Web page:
By Terry is NOT cruelty-free.
This means that this brand either tests on animals, pays for animal testing, or sells in mainland China. Some brands that fall under this category test on animals where required by law, which means they're not cruelty-free.
By Terry's Official Animal Testing Policy
“By Terry don’t test on animals and is against animal testing. Cosmetics Regulation (EC) No 1223/2009 prohibits animal testing on finished products and alternative methods have been set up in order to replace these tests. BY TERRY complies with this regulation as well as all current law texts in the countries where we export.
We recently made the decision as a brand to enter into the China market due to high consumer demand. We do not wish to exclude our loyal Chinese customers from being able to purchase our products.
We are a familial company, not part of a large cosmetic group, and we are working hard to partner with big associations in order to make China change its rules on animal testing.
Ingredients used in BY TERRY formulas are in compliance with the different texts of European legislation, however BY TERRY products are not vegan.”
Why We Classify Brands Like By Terry As “Not Cruelty-Free”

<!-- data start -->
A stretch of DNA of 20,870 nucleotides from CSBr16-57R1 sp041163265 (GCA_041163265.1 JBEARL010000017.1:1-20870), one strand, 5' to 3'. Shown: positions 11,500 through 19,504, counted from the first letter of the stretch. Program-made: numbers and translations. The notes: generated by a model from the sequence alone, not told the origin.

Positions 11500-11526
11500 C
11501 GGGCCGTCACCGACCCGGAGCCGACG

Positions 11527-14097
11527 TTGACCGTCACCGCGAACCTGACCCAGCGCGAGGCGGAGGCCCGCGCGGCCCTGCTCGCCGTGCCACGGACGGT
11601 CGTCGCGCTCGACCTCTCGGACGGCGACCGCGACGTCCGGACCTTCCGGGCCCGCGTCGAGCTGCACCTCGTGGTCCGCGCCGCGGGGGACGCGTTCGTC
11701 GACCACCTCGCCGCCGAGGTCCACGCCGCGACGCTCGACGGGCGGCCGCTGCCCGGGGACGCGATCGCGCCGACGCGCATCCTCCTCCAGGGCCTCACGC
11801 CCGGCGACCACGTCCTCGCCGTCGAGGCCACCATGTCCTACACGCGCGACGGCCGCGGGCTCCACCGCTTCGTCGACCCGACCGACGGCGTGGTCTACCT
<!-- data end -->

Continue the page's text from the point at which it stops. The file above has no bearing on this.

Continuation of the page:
The term “cruelty-free” is unregulated. This means any brand can claim to be cruelty-free without breaking the law, even if they test on animals.
Because of this, we communicate with brands directly to gather information about their full animal testing policy.
Brands who are classified as “not cruelty-free” break one or more of the Cruelty-Free 5:
- Their company engages in animal testing
- Their suppliers engage in animal testing
- They allow third-parties to test on animals on their behalf
- They test on animals where required by law
- They knowingly sell cosmetics in stores in mainland China, where animal testing could be performed
A supplier is any company that sells the brand raw materials, ingredients, or finished products. A third-party is an outside company or entity, whether or not it’s hired by the brand.
What’s The Deal With China?
Many beauty brands choose to sell their products in China. It’s important to note that these companies can not be considered cruelty-free.
As of 2020, China still requires most cosmetics to be tested on animals in order to be sold in the country.
As for products which can bypass these mandatory tests, the Chinese authorities may still pull these products from the shelves and have them tested on animals. Although the chance is small, we believe that companies can not be considered “cruelty-free” while taking this risk.